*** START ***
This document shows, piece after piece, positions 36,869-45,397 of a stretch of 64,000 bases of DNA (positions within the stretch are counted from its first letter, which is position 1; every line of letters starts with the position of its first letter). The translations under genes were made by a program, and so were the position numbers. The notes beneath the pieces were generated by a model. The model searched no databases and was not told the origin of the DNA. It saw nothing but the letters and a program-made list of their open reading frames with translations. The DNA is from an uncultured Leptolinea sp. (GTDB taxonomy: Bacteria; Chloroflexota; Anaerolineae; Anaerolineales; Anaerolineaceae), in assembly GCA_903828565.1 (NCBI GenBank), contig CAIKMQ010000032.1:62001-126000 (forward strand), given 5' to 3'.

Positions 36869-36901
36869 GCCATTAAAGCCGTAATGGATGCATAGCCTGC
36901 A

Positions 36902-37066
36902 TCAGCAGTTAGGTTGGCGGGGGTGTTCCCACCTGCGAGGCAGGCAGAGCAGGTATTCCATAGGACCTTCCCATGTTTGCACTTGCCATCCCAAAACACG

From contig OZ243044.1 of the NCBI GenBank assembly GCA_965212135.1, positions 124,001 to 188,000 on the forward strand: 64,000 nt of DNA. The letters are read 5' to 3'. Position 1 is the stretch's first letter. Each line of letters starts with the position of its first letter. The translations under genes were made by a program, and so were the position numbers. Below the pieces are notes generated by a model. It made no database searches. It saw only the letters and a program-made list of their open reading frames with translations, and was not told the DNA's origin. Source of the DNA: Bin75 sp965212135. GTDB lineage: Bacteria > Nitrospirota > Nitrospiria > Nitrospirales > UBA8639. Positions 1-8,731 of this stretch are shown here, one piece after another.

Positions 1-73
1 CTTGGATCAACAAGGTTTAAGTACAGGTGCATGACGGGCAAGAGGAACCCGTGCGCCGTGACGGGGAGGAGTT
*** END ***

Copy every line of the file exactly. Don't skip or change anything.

This document shows, piece after piece, positions 36,869-45,397 of a stretch of 64,000 bases of DNA (positions within the stretch are counted from its first letter, which is position 1; every line of letters starts with the position of its first letter). The translations under genes were made by a program, and so were the position numbers. The notes beneath the pieces were generated by a model. The model searched no databases and was not told the origin of the DNA. It saw nothing but the letters and a program-made list of their open reading frames with translations. The DNA is from an uncultured Leptolinea sp. (GTDB taxonomy: Bacteria; Chloroflexota; Anaerolineae; Anaerolineales; Anaerolineaceae), in assembly GCA_903828565.1 (NCBI GenBank), contig CAIKMQ010000032.1:62001-126000 (forward strand), given 5' to 3'.

Positions 36869-36901
36869 GCCATTAAAGCCGTAATGGATGCATAGCCTGC
36901 A

Positions 36902-37066
36902 TCAGCAGTTAGGTTGGCGGGGGTGTTCCCACCTGCGAGGCAGGCAGAGCAGGTATTCCATAGGACCTTCCCATGTTTGCACTTGCCATCCCAAAACACG

From contig OZ243044.1 of the NCBI GenBank assembly GCA_965212135.1, positions 124,001 to 188,000 on the forward strand: 64,000 nt of DNA. The letters are read 5' to 3'. Position 1 is the stretch's first letter. Each line of letters starts with the position of its first letter. The translations under genes were made by a program, and so were the position numbers. Below the pieces are notes generated by a model. It made no database searches. It saw only the letters and a program-made list of their open reading frames with translations, and was not told the DNA's origin. Source of the DNA: Bin75 sp965212135. GTDB lineage: Bacteria > Nitrospirota > Nitrospiria > Nitrospirales > UBA8639. Positions 1-8,731 of this stretch are shown here, one piece after another.

Positions 1-73
1 CTTGGATCAACAAGGTTTAAGTACAGGTGCATGACGGGCAAGAGGAACCCGTGCGCCGTGACGGGGAGGAGTT